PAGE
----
This article investigates a potential way ahead for music education in the 21st century. Drawing on material from the case study of a Manchester-based composer in northern England, it argues that those within formal education should examine more carefully the musical values and practices of artists and composers working with “technologically-enriched” contexts. It describes the need for the reconsideration of the role of technology in music education along with expanding the aims of music curricula and the possibilities for cross-disciplinary practice. Finally, the author urges all music educators to consider the wider artistic opportunities that new information communication technologies (ICT) can offer pupils.

  • Volume 6 Number 3: Patricia E. Calderwood: Risking Aesthetic Reading

    This reflective article explores a tension between private and public expression of deep aesthetic response to reading, with specific reference to the play of this tension in the public space of the classroom. Implications for teaching are included, most specifically the need to understand the sensitivities and emotional vulnerability of students, the teacher’s challenge of modeling open and deep responses to texts, and the creation of a supportive environment in which it is safe to take the risks needed for including deep aesthetic response in the classroom.

  • Volume 6 Number 4: Peter Gouzouasis & Anne-Marie LaMonde: The Use of Tetrads in the Analysis of Arts-Based Media

    In this article, we chose the musical form of a sonata to examine tetrads, a simple four-fold structure that Marshall McLuhan coined and employed to describe various technologies. Tetrads, as cognitive models, are used to refine, focus, or discover entities in cultures and technologies, which are hidden from view in the psyche. Tetradic logic frames human artifacts and the means of doing things. The ideas that McLuhan eloquently brought to consciousness, long before technologies became the sophisticated communication tools they have become today, may be reinterpreted in a far more timely fashion. The poignancy of his views invite our immediate attention in light of the limitless extensions humans are being afforded with new technologies. McLuhan has always remained a significant and powerful voice among artists—his ideas, in effect, resonate with our artistic sensibilities.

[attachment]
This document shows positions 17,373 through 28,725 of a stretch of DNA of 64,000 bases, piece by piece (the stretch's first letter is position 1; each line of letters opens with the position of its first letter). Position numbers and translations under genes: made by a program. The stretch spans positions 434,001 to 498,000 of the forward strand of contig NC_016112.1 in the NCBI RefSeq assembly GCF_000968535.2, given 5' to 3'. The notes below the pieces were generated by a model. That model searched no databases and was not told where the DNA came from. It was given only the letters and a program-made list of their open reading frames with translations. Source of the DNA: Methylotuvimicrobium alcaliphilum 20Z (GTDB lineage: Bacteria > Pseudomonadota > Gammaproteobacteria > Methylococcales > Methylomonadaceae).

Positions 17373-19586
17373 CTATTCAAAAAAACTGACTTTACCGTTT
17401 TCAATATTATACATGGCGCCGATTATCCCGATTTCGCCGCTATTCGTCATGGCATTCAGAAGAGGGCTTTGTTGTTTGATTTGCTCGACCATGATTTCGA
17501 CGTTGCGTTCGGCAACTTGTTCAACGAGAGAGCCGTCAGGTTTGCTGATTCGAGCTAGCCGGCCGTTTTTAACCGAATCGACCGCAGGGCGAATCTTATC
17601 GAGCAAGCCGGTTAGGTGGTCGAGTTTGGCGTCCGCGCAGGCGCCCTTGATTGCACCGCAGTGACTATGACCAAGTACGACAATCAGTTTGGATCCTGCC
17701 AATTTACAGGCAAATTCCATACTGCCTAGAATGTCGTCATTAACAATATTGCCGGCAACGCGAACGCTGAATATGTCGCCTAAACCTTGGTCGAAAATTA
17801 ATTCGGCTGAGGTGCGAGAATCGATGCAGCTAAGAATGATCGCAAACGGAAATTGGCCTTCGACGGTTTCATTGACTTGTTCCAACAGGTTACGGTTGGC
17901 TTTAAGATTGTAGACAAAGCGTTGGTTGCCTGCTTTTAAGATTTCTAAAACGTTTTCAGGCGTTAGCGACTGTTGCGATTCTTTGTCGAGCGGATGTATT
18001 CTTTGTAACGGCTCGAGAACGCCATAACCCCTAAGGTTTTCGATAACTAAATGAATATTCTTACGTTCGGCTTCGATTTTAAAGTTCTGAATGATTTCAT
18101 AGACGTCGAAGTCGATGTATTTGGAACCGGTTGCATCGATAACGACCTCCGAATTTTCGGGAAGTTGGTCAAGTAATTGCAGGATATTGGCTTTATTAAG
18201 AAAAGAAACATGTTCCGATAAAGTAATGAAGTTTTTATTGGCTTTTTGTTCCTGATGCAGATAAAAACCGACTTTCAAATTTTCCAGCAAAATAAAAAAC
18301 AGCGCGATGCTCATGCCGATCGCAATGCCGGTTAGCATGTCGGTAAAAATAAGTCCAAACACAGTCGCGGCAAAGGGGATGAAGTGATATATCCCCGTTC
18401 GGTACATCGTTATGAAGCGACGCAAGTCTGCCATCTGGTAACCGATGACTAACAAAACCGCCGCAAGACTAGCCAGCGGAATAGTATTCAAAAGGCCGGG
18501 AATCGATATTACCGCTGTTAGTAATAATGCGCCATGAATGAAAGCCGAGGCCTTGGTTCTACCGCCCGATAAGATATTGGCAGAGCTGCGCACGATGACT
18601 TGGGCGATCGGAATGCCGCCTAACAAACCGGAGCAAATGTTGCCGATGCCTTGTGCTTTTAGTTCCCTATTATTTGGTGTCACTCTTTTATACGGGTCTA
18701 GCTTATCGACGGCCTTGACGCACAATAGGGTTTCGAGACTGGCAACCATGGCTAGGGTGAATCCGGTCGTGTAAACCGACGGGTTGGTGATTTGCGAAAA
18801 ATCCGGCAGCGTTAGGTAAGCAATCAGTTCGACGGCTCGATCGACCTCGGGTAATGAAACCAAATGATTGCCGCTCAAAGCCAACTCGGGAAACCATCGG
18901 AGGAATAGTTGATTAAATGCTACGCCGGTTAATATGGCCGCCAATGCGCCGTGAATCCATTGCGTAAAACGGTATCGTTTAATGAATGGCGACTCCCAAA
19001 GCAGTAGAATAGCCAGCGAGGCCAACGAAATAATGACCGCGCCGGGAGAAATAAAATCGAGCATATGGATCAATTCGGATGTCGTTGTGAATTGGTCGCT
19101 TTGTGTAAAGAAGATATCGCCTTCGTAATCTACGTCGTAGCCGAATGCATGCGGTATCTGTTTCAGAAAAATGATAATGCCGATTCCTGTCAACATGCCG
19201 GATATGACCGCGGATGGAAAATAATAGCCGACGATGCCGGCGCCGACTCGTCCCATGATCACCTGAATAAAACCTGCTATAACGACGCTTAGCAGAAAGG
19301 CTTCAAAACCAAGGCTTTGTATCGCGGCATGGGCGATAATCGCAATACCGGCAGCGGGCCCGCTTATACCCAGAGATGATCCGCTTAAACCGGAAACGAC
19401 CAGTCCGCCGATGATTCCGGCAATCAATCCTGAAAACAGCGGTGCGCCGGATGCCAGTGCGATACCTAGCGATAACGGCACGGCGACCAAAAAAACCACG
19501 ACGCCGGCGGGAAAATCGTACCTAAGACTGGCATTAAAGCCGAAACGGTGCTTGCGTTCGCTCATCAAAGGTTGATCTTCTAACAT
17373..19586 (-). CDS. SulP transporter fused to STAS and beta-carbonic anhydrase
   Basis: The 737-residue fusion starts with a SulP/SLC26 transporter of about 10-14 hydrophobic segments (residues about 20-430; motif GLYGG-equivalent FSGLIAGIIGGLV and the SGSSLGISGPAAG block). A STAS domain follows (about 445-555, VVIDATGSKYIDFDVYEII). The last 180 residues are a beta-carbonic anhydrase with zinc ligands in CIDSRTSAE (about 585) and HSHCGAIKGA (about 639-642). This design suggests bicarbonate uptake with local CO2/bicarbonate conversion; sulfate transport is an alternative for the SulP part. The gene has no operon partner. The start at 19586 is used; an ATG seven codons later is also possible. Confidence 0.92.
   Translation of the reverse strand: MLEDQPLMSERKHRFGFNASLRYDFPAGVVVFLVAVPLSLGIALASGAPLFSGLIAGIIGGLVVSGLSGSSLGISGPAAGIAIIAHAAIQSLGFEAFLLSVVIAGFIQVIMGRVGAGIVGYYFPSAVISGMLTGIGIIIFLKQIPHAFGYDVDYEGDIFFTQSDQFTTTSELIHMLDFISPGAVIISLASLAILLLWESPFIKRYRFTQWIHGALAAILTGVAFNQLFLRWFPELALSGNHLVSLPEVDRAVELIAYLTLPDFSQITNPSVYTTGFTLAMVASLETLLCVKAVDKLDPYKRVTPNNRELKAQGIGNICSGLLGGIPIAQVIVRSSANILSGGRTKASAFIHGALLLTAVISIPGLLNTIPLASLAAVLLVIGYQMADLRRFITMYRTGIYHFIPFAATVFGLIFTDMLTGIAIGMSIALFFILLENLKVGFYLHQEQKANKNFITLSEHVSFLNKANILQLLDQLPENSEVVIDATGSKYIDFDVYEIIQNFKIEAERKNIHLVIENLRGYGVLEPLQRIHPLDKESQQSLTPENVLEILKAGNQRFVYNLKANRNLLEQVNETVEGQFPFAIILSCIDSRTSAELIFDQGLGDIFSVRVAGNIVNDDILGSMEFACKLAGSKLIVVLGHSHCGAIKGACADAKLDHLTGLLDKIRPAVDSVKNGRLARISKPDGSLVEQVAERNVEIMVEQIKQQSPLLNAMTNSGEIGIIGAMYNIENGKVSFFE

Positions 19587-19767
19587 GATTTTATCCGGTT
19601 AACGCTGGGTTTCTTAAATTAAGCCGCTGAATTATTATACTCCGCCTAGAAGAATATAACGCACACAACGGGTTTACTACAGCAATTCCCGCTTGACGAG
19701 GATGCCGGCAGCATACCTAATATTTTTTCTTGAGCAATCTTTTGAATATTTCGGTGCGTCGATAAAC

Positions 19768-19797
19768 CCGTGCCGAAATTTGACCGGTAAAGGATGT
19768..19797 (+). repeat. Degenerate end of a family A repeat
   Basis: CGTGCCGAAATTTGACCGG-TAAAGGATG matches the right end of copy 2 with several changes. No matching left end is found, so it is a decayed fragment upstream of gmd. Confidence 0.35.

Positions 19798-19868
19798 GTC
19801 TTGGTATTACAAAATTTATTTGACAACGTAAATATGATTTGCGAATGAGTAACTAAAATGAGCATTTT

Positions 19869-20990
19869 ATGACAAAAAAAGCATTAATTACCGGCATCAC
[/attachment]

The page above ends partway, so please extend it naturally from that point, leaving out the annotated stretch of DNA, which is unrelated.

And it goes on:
• Volume 6 Number 5: Carol A. Mullen, Margie Buttignol & C. T. Patrick Diamond: Flyboy: Using the arts and theater to assist suicidal adolescents.

    This article integrates story and the form of qualitative methodology known as arts-based inquiry. The authors use this approach to provide a case study of Kal, a 15-year-old boy who had unsuccessfully attempted to end his life by “flying” off his apartment balcony. The paper begins with orientation to the background of this case and to arts-based inquiry and case history and then proceeds with an imaginative re-creation of the involvement of Margie, Kal’s caregiver, in this case in the form of a letter written in role by her as Kal to his mother. Finally, the authors discuss how arts-based representations can be used to positively affect mental health and to generate creative healing energy. In this presentation Kal is the leading character, and Margie, Kal’s real-life teacher in a hospital-based mental health unit in Ontario, Canada, is the supporting actress. Through dramatic fictionalization of her work with Kal, Margie found that “human learning can be renewed when teacher researchers use arts-based textual strategies to reflect on experience and invite others to respond to these inquiries” (Diamond & Mullen, 1999, p. 18).

  • Volume 6 Number 6: Burke, J. M.; Cuilla, K. A.; Winfield, A. G.; Eaton, L. E.; & Wilson, A. V. Epiphamania.